The Shelterwood admissions journey is different for every family. Some parents might call when their child is in crisis and arrive on campus within a week. Some parents might be in touch with Shelterwood for years before deciding their teenager is ready for residential treatment. There’s no right or wrong way to begin here, as Shelly Moss, Shelterwood’s Director of Admissions will tell you.

1. Is residential treatment the right step?

“I see my role as being there for the parents to navigate and determine whether they are ready for residential placement,” Shelly says. She is on call to help families considering residential treatment weigh their options.

Two questions Shelly poses to parents when they call are:

  1. Are you in control of your child or are outside influences controlling your child?
  2. Can you keep your child safe?

If the answer to both of those questions is no, it might be time for the family to discuss residential treatment. Shelly also encourages the parents to exhaust all available resources at home, whether that be regular therapy, intensive outpatient programs or hospitalization, if needed. She also makes sure that parents understand that residential treatment isn’t a punishment or something to be used as a threat against their struggling teen.

“It’s the next step in their treatment and a way to get the tools they need to be successful,” she says.

2. Is Shelterwood the right fit for your family?

Shelly walks parents through all the questions they have about Shelterwood and its therapy, academics and relationship-based model of care. Some of the most common inquiries are:

  • How long is the program? Shelly tells parents that the average stay is nine to 12 months, but each teen’s path is different based on their needs.
  • What are the other teenagers like? Shelterwood treats young people who are  struggling with depression and anxiety and their manifestations, which can include school avoidance, unsafe behaviors, addiction and self-harm.
  • How many other students are there? Shelterwood is usually treating around 30 boys and 30 girls.
  • Does Shelterwood use a point system? Unlike behavioral-modification programs, Shelterwood uses a trauma-informed model of care that relies on trust-based relational intervention to encourage change, not points.
  • Is this a faith-based program? Shelterwood does not make faith a requirement for its students. If any Shelterwood teen wants to explore their own faith journey, the staff is ready and willing to support them, but it’s not mandatory. “We don’t make it a requirement because we want to be an authentic representation of Christ’s love,” Shelly says. “That’s why we approach it that way. We’re doing this because of our faith.”
  • What about school?  Students can enroll any day of the year. Through Shelterwood’s fully accredited academics program, students will be able to keep their credits and continue their education.
  • How much does Shelterwood cost? Shelterwood costs $7500 per month. Shelly works with families to explore insurance options and verify benefits.

One of the biggest keys to compatibility is whether the family is ready to be involved in Shelterwood’s process. Parents play a big part in their child’s treatment here, from regular therapy sessions to visits to family retreats.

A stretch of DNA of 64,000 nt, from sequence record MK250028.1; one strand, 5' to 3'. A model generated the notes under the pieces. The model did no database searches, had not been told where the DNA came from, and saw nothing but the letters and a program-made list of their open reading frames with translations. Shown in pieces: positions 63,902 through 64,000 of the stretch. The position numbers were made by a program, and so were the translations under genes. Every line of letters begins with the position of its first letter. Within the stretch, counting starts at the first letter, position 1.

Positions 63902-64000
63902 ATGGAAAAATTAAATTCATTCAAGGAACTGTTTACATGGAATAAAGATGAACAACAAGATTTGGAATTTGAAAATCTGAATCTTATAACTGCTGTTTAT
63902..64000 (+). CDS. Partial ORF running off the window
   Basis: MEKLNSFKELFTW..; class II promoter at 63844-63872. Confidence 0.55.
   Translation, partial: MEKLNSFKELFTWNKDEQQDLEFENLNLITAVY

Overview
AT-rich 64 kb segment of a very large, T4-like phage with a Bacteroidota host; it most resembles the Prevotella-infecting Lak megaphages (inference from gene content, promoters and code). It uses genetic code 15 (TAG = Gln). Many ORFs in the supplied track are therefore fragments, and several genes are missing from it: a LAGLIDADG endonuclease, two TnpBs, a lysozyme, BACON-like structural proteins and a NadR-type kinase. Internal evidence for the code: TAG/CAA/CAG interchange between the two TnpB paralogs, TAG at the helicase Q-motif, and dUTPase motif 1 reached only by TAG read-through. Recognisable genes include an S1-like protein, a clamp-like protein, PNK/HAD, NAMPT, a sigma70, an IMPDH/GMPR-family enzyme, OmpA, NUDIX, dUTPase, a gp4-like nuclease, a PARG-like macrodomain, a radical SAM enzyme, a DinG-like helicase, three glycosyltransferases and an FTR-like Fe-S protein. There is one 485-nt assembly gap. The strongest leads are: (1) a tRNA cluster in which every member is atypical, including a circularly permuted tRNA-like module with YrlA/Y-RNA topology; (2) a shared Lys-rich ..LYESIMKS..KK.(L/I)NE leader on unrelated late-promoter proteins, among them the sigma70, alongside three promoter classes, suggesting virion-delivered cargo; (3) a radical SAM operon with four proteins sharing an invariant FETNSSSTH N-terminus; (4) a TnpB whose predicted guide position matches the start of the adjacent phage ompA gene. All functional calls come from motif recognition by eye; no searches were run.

“One of the most important things for a good fit is the parents’ willingness to work with Shelterwood and trust in the process,” Shelly says. “If the parents are co-parenting and working with their therapist at Shelterwood, the kid is going to succeed.”

4. Is this the right time and right place for your teen?

When families are ready to move forward, they fill out Shelterwood’s application. Shelterwood’s admissions team will evaluate each application from an academic, clinical and residential standpoint. The team wants to ensure Shelterwood’s program is going to be an appropriate fit for each applicant, too.

“We don’t rise to the level of a rehab facility, and we aren’t a lockdown facility,” Shelly explains. “We have to make sure this is the right program for the right child.”

The team also takes the current makeup of the houses into consideration, too, when bringing new students in.

“We want to make sure the new child will fit in with the group,” Shelly says. “It’s an art more than science in making sure it’s balanced, so the houses are healthy.”

. When do we begin?

Once an application has been accepted, families can choose an enrollment date as soon as the next day. When families arrive, they are greeted by house staff members and their therapist. Families get a tour of campus, if they’ve never visited before, and have their first family counseling session together. When teens are settled in and all the paperwork is finished, families have a chance to say goodbye. Parents will get regular reports from the house, school and therapists (timing is based on the needs of the parents and the child after the first few crucial days).  

Shelly says admissions day is emotional for parents. The decision to enroll in residential treatment is a difficult one, and most parents have tried everything at home before coming to Shelterwood.  

“When the child is enrolled with us, and the parents are leaving, they feel a relief, knowing their child is safe,” Shelly says. “They tell me they slept through the night for the first time in forever…knowing their child is in a place where they are loved and cared for and getting the help they need.”

Are you ready to start the conversation about residential treatment? Call Shelly at (816) 357-5350 to learn how Shelterwood can help your child.